Peruvian Quinoa Market Amidst Export Challenges and Climatic Issues

Market & Price Trends
Published Dec 8, 2023
Peru, the leading global exporter of quinoa, faces a significant decline in exports, with a 15% YoY decrease in value in 2022, totaling USD 89 million. In the first seven months of 2023, Peruvian quinoa exports also declined to only 29,139 mt, worth USD 61 million, reflecting an 11% YoY decrease in volume and a 4% YoY decrease in value. The challenges, amplified by the pandemic, include rising logistics costs and container shortages, prompting Peruvian exporters to prioritize closer markets. The EU, a major buyer, simultaneously has turned to internal production, further diminishing demand for imported Peruvian quinoa. Although Peru remains a primary EU supplier, shipments have decreased by 6% YoY to 12,851 mt in 2022. In terms of production, climatic challenges, particularly the El Niño phenomenon have led to a 25% YoY decline in Peruvian quinoa production to 85,016 mt in 2023. Late sowing, water scarcity, and low fertilizer use contributed to this production decrease. To navigate these challenges, Peru still needs to watch the climate situation for the development of Peruvian quinoa in the future. In addition, the Peruvian quinoa industry needs to adapt to the changing landscape, considering alternatives like the United States, as it diversifies to regain competitiveness amid evolving global demand dynamics.

Lower Export of Peruvian Quinoa Due to Lower Demand in the EU

Peru, the primary global exporter of quinoa, has been grappling with a downturn in its quinoa exports. Over the last three years, there has been a notable decline in Peruvian quinoa shipments, with 2022 exports totaling USD 89 million, marking a 15% year-on-year (YoY) decrease in value. The challenges have been exacerbated by the pandemic's onset, causing a surge in logistics costs and container shortages. Higher expenses led Peruvian exporters to prioritize shipments to closer destinations, further diminishing competitiveness in distant markets like the European Union (EU) and Asia. In addition, this downward trend is also attributed to major buyers like the EU opting to produce quinoa internally, resulting in diminished demand for imported Peruvian quinoa.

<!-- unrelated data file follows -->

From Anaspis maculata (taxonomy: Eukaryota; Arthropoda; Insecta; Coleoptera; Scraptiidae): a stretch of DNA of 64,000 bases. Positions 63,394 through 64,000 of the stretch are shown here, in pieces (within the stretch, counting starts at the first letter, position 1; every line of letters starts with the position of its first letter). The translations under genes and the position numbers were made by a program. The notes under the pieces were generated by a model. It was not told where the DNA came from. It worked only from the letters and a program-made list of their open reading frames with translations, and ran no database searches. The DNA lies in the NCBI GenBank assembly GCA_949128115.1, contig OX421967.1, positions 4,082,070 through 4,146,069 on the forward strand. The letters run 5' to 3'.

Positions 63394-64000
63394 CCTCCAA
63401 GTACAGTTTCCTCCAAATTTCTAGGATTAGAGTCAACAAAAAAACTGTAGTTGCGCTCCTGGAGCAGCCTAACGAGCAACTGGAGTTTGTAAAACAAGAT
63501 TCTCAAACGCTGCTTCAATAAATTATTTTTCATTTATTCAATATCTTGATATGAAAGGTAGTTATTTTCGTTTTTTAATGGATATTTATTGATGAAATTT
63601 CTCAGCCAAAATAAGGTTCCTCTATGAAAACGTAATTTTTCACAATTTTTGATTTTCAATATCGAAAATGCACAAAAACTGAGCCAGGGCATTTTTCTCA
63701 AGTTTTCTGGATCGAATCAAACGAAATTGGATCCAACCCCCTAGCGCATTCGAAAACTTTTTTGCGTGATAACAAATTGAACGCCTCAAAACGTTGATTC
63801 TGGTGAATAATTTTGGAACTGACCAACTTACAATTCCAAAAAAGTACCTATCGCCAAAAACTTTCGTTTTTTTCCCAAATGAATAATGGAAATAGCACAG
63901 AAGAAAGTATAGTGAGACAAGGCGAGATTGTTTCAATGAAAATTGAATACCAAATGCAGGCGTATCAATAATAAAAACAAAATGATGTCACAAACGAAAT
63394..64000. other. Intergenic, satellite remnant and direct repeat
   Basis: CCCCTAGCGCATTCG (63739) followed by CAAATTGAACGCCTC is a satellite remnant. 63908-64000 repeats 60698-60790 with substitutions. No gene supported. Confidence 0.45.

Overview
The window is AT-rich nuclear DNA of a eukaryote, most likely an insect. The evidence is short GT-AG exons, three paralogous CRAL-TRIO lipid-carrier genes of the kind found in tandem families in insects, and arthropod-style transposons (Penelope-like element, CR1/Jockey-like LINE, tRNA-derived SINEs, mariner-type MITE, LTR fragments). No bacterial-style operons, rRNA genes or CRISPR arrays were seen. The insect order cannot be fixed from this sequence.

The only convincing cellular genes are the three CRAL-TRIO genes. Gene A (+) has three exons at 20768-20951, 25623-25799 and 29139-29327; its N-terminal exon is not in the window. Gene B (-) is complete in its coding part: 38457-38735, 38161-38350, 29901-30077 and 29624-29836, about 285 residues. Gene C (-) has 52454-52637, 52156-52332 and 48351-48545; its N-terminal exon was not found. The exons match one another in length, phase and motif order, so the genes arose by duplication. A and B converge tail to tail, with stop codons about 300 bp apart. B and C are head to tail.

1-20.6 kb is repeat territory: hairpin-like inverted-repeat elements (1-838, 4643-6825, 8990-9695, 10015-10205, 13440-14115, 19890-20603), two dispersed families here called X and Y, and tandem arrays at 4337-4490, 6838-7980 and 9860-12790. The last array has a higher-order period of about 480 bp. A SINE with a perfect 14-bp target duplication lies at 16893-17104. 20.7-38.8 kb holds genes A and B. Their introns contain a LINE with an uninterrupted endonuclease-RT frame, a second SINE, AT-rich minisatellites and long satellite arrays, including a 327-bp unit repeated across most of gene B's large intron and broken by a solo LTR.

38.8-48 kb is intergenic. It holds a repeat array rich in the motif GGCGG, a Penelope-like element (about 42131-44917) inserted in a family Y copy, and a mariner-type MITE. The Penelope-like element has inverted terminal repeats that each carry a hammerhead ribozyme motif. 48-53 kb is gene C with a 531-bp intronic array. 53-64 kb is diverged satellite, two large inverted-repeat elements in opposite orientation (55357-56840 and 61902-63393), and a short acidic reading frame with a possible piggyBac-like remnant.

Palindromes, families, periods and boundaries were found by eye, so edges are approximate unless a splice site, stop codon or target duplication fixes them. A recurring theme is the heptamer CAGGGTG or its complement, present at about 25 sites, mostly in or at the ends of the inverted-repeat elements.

Figure 1. Peruvian Quinoa Exports from 2016 to 2023

Source: Trademap and the Peruvian National Superintendency of Customs and Tax Administration

Peru remains the most important supplier to the EU with 12,851 metric tons (mt), accounting for almost two-thirds of shipments - although this still represents a deficit of 6% YoY in 2022 compared to the previous year. Most of the imports are destined for domestic consumption, but many countries like France and Germany have had enough productive success. In France, for instance, quinoa production has seen steady growth, rising from 3,000 mt in 2020 to 3,500 mt in 2021, with expectations of continued expansion. Meanwhile, Germany showcases positive developments with 350 quinoa varieties cultivated in the experimental field of the Institute of Crop Science and Plant Breeding in Kiel, contributing to the overall advancement of quinoa in the EU market. Despite the increasing competition from the EU, it is noteworthy that the EU production has yet to match the substantial volumes of Latin America and cannot fulfill all of the EU demand. Nevertheless, these efforts contribute to reducing the EU’s' reliance on imported products. Due to this, the demand for imported quinoa from the main consuming regions, such as Europe has been steadily declining.

Figure 2. Top Markets of EU Quinoa Imports

Source: Eurostat

Lower Production of Peruvian Quinoa Increased Prices

The challenges faced by Peru extend beyond market dynamics to severe climatic issues affecting production. The El Niño phenomenon has led to high temperatures causing droughts in key quinoa-producing regions like Puno, exacerbating water scarcity and increasing pest-related losses. Consequently, the Peruvian Ministry of Agriculture expects a 25% YoY decline in quinoa production to 85,016 mt in 2023, compared to 113,355 mt in the previous year. The climate situation shows no signs of improvement, putting the supply for the next year in serious jeopardy.

From Jan-23 to Aug-23, Peruvian quinoa shipments totaled only 29,139 mt, worth USD 61 million, reflecting an 11% YoY decrease in volume and a 4% YoY decrease in value. The limited supply managed to partially compensate for prices. The lower production in quinoa production this year is due to El Niño which resulted in late sowing, water scarcity, and low fertilizer use. Late sowing, pushing the harvest to late May or early June, has contributed to increased prices for Peruvian quinoa. The price of Peruvian quinoa in Aug-23 increased by 5% YoY to 2.15 per kilogram FOB Callao.

Figure 3. FOB Price of Peruvian Quinoa

Source: The Peruvian National Superintendency of Customs and Tax Administration

With lower production, the market situation also depends on the development of global demand. The future hinges on the Peruvian quinoa industry's ability to adapt to changing dynamics. Since the EU reduced reliance on Peruvian quinoa, Peru needs to diversify its market to increase its competitive quinoa landscape The United States (US) is one of the alternatives to redirect Peruvian quinoa. The US imported 10,152 mt of Peruvian quinoa in the first eight months of 2023, an increase of 9% YoY. However, the climate situation still needs to be watched for the development of Peruvian quinoa in the future.

By clicking “Accept Cookies,” I agree to provide cookies for statistical and personalized preference purposes. To learn more about our cookies, please read our Privacy Policy.